Seven Common Weightroom Errors Cyclists Often Make Part VI
Harvey Newton, SportsEdTV’s director for weightlifting, has been an avid cyclist for many years, including years of masters’ racing. Years ago, USA Cycling requested Coach Newton develop educational materials to further cyclists’ knowledge of off-bike training. This was later updated to the Strength Training for Cyclists System (since “retired”) that included revisions, expansions, and improvements. Through a series of weekly blogs, Coach Newton shares key information with SportsEdTV viewers.
For cyclists in the Northern Hemisphere, this time of year is the offseason. Cycling intensity and volume are reduced, off-bike training (cross-training) ramps up, with riders aiming for improved performance in the next race season. Part of this work includes weight training. Proper weight training helps improve strength and power, and it can improve injury prevention. But all too often, cyclists fail to optimize the benefits of weightroom work.
Over the years I have noticed three common issues that can minimize the benefits of resistance training for cyclists. These include:
- Improper lifting technique
- Poor choice of exercises
- Weak training program composition
From my small booklet, How to Avoid Seven Weightroom Errors, I will cover weekly these challenges. Let’s get started.
Common Error #6: Not resting long enough between sets
When cyclists depend on endurance-based weight workouts (low weight, high repetitions) that elevate their heart rates, they usually move quickly from one set to another with minimal recovery. This is circuit training, which benefits the body’s energy system fitness similarly to intervals while riding, but it sure doesn’t do much for the muscular system (which is why you’re in the gym, right?).
Remember, strength training is not an endurance event.
Getting stronger (not larger) in the gym means you must train more intensely, or with heavier resistances (see Common Error #2). To raise intensity on the bike you hit the hills or perform intervals and sprints. More intense training drives the heart rate up quickly, but you cannot stay at this level. When you’re doing hill repeats or track sprints, you know to rest between “sets.” This allows you to recover and come back to the next set with a higher degree of intensity than if you were dragging, barely able to breathe.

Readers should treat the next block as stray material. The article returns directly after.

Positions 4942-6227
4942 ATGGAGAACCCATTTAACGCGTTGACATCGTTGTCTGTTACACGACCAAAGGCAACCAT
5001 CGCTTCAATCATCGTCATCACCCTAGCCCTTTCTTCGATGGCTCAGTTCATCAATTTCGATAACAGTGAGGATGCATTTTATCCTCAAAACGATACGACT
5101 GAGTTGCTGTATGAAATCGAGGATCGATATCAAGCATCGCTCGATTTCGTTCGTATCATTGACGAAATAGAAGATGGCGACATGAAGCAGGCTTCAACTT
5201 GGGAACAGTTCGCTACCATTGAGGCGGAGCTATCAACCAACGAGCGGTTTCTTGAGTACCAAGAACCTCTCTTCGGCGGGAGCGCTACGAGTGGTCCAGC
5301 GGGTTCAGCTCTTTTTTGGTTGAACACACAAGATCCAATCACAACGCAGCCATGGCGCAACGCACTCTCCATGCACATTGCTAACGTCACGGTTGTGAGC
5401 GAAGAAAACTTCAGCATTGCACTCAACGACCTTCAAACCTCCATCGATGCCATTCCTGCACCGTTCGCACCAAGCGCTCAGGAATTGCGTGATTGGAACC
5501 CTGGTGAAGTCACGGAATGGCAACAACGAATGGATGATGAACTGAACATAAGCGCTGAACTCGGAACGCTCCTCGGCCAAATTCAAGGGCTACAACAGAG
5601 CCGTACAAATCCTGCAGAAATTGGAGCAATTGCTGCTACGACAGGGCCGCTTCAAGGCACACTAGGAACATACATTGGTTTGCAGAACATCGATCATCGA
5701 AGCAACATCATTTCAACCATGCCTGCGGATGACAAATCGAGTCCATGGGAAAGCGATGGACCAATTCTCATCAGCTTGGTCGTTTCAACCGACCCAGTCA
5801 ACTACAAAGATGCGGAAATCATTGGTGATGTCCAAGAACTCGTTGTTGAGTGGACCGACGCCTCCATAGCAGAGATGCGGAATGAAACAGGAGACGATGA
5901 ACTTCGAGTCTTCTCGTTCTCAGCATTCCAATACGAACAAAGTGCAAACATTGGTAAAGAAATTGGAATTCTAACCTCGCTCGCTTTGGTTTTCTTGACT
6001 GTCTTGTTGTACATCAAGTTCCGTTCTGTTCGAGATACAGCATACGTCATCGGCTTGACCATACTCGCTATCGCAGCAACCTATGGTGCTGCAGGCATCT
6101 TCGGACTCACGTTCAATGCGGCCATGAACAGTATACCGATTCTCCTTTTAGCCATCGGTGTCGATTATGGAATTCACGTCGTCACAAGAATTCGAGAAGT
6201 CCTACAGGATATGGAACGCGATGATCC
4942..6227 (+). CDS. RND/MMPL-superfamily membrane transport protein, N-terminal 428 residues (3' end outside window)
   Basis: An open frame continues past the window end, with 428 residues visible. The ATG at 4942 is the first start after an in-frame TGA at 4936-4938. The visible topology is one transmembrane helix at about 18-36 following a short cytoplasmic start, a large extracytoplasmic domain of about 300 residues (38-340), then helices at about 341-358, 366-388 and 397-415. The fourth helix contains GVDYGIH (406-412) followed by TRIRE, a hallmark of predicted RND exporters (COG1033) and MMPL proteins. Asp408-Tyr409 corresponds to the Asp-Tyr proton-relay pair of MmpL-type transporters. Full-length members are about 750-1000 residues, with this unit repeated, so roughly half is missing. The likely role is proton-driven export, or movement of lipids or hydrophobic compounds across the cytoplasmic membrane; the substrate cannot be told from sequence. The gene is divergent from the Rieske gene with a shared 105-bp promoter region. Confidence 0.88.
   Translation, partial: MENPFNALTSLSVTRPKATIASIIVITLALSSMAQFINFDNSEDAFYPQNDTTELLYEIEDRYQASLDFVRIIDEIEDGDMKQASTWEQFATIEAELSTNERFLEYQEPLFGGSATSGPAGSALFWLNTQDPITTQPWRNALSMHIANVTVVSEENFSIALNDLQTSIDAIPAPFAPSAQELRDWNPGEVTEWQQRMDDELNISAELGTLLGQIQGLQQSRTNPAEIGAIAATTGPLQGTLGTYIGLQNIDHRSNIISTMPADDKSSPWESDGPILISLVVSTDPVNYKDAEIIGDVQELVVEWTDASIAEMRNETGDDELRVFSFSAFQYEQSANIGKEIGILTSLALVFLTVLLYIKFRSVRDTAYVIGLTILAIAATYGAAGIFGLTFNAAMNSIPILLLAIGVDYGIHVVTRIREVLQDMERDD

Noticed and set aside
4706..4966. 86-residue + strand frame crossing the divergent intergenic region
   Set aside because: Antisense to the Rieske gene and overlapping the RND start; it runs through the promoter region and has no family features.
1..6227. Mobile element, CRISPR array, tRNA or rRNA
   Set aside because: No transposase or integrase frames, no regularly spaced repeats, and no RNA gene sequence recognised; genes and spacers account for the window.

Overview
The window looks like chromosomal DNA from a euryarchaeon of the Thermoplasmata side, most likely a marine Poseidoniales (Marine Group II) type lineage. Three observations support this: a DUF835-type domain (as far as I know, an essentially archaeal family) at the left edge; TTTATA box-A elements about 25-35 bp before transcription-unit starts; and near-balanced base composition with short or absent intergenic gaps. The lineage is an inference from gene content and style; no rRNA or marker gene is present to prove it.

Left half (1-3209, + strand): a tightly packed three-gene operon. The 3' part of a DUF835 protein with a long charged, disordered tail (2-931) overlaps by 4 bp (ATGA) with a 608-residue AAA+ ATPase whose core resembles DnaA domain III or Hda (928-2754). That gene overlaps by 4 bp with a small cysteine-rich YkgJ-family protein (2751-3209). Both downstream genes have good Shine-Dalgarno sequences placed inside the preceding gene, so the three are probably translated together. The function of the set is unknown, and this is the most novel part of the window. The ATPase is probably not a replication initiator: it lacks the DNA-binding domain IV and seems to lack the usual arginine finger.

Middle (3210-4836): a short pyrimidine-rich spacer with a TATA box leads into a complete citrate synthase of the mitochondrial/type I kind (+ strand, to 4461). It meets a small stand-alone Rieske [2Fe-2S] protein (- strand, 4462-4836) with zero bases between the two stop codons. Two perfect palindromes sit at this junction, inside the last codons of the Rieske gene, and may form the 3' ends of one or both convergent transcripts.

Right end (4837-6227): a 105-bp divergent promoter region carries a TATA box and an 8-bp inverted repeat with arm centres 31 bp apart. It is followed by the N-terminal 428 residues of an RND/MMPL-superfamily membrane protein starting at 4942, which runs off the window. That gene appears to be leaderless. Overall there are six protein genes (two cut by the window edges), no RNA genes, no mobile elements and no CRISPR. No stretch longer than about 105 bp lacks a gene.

Similarly, high-intensity training in the weightroom requires that you let the body’s ATP energy system recover.
Training intensely in the gym requires an adequate recovery period of 2-3 minutes between sets. This may seem like a huge waste of time for an endurance athlete not accustomed to sitting and/or letting the heart rate come down, but it’s something you must learn to deal with.
Pace yourself wisely by working with two training partners. Ideally, always train in groups of three, with one lifting and two standing by. The person preparing to lift and the person who just finished are the two responsible for loading the next weight properly. This only leaves one person with little to do. They can take this time to get a drink or record the last set in their training diary. This gives a consistent amount of rest and allows for adequate spotting on those exercises requiring spotters (bench press, squat, etc.).
Physical effort above 85% or so of your max (how to get strong) requires resting adequately before coming back for another set. Don’t treat your anaerobic strength training as an endurance event. Learn to rest up so you can come back aggressively for the next set...that’s the only way you’ll get stronger.